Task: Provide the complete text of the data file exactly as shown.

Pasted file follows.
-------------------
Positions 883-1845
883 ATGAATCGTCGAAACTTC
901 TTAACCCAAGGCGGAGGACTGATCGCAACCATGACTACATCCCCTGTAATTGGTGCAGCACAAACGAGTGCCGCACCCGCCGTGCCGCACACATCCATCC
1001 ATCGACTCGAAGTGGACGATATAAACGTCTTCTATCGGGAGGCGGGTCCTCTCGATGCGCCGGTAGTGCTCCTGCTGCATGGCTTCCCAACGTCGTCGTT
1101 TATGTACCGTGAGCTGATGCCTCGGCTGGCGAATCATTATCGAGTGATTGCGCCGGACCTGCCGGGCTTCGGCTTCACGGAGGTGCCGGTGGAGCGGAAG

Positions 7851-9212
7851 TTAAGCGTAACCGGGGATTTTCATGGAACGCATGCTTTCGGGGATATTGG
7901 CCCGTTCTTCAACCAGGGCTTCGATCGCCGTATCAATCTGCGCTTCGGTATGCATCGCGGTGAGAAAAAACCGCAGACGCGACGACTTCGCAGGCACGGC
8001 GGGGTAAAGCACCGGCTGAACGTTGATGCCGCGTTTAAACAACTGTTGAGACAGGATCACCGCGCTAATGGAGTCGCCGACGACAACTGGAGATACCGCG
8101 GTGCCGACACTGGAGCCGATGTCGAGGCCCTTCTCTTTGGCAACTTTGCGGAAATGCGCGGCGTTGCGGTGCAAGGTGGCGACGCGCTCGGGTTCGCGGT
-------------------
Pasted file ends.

Positions 883-1845
883 ATGAATCGTCGAAACTTC
901 TTAACCCAAGGCGGAGGACTGATCGCAACCATGACTACATCCCCTGTAATTGGTGCAGCACAAACGAGTGCCGCACCCGCCGTGCCGCACACATCCATCC
1001 ATCGACTCGAAGTGGACGATATAAACGTCTTCTATCGGGAGGCGGGTCCTCTCGATGCGCCGGTAGTGCTCCTGCTGCATGGCTTCCCAACGTCGTCGTT
1101 TATGTACCGTGAGCTGATGCCTCGGCTGGCGAATCATTATCGAGTGATTGCGCCGGACCTGCCGGGCTTCGGCTTCACGGAGGTGCCGGTGGAGCGGAAG

Positions 7851-9212
7851 TTAAGCGTAACCGGGGATTTTCATGGAACGCATGCTTTCGGGGATATTGG
7901 CCCGTTCTTCAACCAGGGCTTCGATCGCCGTATCAATCTGCGCTTCGGTATGCATCGCGGTGAGAAAAAACCGCAGACGCGACGACTTCGCAGGCACGGC
8001 GGGGTAAAGCACCGGCTGAACGTTGATGCCGCGTTTAAACAACTGTTGAGACAGGATCACCGCGCTAATGGAGTCGCCGACGACAACTGGAGATACCGCG
8101 GTGCCGACACTGGAGCCGATGTCGAGGCCCTTCTCTTTGGCAACTTTGCGGAAATGCGCGGCGTTGCGGTGCAAGGTGGCGACGCGCTCGGGTTCGCGGT